Northern Pacific Ry. Co. v. Duluth, 208 U.S. 583 (1908)
U.S. Supreme CourtNorthern Pacific Ry. Co. v. Duluth, 208 U.S. 583 (1908)
Northern Pacific Railway Company v. Duluth
Argued December 20, 23, 1907
Decided February 24, 1908
208 U.S. 583
In cases arising under the contract clause of the federal Constitution this Court determines for itself, irrespective of the decision of the state court, whether a contract exists and whether its obligation has been impaired, and if plaintiff in error substantially sets up a claim of contract with allegations of its impairment by state or municipal legislation, the judgment of the state court is reviewable by this Court under § 709, Rev.Stat.
Municipal legislation passed under supposed legislative authority from the state is within the prohibition of the federal Constitution and void if it impairs the obligation of a contract.
While an ordinance merely denying liability under an existing contract does not necessarily amount to an impairment of the obligation of that contract within the meaning of the federal Constitution, where the ordinance requires expenditure of money by one relieved therefrom by a contract, a valid contract claim is impaired, and this Court has jurisdiction.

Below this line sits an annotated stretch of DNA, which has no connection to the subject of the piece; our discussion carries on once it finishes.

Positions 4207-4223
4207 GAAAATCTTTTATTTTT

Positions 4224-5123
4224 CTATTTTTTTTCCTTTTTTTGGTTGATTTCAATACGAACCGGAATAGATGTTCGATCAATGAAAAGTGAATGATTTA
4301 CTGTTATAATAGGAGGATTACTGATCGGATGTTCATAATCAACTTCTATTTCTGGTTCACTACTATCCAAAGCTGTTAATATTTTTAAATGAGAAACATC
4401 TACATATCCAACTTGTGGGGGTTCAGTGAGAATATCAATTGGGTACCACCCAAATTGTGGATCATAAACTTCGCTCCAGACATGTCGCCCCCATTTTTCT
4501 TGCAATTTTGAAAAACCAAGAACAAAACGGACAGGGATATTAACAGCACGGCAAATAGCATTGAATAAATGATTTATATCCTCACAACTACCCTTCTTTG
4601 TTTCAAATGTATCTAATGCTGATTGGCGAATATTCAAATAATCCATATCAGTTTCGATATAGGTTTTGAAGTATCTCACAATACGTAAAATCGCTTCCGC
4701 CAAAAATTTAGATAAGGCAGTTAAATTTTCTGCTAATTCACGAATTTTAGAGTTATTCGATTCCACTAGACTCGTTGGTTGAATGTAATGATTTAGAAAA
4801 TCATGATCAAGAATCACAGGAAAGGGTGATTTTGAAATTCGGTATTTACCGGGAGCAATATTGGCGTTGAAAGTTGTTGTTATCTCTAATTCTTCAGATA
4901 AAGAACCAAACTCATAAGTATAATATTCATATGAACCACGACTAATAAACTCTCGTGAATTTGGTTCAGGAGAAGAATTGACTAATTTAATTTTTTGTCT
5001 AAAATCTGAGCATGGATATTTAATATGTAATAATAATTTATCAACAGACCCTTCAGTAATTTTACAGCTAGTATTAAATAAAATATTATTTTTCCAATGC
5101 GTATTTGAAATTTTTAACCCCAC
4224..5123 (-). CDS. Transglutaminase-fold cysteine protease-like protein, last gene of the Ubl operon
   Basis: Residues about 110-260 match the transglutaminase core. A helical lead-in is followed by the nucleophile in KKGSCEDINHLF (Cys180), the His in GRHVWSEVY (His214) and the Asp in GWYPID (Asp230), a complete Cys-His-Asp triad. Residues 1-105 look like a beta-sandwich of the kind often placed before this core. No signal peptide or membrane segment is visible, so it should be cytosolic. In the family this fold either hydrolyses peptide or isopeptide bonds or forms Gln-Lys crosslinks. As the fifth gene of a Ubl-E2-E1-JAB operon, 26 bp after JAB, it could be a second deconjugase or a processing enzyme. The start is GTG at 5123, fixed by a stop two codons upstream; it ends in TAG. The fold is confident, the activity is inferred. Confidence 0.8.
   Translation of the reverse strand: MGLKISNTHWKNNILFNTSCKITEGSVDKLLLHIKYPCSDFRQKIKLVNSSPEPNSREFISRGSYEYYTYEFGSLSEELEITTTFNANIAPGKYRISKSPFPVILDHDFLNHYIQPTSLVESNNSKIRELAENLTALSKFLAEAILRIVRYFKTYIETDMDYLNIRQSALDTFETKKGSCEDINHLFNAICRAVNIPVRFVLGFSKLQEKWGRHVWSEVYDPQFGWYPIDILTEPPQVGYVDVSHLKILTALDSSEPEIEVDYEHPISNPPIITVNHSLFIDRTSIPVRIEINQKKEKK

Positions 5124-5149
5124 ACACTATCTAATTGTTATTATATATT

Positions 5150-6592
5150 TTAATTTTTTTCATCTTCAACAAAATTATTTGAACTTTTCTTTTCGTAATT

The right to exercise the police power is a continuing one that cannot be limited or contracted away by the state or its municipality, nor can it be destroyed by compromise, as it is immaterial upon what consideration the attempted contract is based.
The exercise of the police power in the interest of public health and safety is to be maintained unhampered by contracts in private interests, and uncompensated obedience to an ordinance passed in its exercise is not violative of property rights protected by the federal Constitution; held that an ordinance of a municipality of that state, valid under the law of that state as construed by its highest court, compelling a railroad to repair a viaduct constructed, after the opening of the railroad, by the city in pursuance of a contract relieving the railroad, for a substantial consideration, from making any repairs thereon for a term of years was not void under the contract, or the due process, clause of the Constitution.
98 Minn. 429 affirmed.
The facts are stated in the opinion.